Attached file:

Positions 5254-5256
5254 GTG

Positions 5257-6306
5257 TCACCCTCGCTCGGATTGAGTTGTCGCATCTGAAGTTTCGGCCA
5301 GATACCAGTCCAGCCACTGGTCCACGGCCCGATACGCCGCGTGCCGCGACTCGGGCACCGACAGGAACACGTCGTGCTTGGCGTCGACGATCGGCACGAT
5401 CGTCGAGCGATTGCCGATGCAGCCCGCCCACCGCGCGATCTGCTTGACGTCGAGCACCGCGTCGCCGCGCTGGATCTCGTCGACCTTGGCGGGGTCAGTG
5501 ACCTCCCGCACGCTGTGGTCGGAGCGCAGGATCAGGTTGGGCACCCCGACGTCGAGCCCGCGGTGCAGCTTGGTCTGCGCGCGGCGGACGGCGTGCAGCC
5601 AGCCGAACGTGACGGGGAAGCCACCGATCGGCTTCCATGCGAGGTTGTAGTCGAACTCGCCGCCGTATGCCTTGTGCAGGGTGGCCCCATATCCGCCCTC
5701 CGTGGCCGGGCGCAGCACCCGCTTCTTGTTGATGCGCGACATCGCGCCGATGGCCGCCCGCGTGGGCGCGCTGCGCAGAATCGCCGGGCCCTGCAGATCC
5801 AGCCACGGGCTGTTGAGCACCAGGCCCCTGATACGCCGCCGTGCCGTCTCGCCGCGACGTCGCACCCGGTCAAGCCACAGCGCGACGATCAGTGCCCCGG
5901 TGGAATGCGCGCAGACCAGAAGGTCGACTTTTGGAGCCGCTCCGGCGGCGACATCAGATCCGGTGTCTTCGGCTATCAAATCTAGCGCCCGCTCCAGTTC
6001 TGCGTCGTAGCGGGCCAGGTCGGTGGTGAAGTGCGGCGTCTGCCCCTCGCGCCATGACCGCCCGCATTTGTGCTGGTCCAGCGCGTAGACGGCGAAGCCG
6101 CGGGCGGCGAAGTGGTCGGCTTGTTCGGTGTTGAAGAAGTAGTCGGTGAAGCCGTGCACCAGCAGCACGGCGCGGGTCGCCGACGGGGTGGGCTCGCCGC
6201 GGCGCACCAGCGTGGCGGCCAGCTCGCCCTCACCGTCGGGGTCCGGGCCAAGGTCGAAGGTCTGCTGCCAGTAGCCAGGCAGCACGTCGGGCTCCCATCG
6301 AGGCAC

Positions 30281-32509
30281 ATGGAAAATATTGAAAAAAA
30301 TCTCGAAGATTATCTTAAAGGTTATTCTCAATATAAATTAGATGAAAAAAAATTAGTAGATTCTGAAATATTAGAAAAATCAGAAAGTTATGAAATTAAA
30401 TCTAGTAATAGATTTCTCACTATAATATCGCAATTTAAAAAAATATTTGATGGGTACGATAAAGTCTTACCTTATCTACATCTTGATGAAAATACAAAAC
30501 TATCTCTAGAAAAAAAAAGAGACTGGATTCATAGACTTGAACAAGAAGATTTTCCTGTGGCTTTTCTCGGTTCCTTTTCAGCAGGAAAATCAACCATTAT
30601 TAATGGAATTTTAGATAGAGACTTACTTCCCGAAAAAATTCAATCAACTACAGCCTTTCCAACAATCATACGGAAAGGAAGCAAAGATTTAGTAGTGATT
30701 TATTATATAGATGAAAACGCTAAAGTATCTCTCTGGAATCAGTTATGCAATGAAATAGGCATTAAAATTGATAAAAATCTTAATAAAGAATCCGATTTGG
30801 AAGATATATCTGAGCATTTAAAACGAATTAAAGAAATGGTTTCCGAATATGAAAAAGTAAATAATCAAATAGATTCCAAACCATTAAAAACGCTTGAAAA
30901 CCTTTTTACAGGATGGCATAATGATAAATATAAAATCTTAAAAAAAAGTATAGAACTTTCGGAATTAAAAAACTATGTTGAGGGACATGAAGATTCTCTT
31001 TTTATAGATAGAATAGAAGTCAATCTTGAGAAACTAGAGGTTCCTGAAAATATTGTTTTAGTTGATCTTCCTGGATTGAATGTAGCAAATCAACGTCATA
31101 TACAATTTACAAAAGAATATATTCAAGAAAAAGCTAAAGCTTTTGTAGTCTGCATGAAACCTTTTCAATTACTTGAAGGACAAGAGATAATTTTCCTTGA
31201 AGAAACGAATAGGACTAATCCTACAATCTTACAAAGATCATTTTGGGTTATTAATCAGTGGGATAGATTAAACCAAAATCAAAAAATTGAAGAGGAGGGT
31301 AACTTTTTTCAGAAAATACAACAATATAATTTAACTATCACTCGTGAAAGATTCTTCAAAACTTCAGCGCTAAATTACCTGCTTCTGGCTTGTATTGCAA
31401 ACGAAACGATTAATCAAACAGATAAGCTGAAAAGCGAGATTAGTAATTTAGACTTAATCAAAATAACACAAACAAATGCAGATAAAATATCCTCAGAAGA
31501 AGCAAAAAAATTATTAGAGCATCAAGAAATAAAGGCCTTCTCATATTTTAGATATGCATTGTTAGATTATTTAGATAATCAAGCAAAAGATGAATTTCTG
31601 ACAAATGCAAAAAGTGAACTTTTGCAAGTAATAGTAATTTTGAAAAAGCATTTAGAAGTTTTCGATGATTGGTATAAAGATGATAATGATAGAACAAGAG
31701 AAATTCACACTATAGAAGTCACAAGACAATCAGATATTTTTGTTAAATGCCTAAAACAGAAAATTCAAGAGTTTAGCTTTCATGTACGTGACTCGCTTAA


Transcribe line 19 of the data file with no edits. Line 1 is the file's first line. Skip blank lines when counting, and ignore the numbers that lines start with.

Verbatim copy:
30401 TCTAGTAATAGATTTCTCACTATAATATCGCAATTTAAAAAAATATTTGATGGGTACGATAAAGTCTTACCTTATCTACATCTTGATGAAAATACAAAAC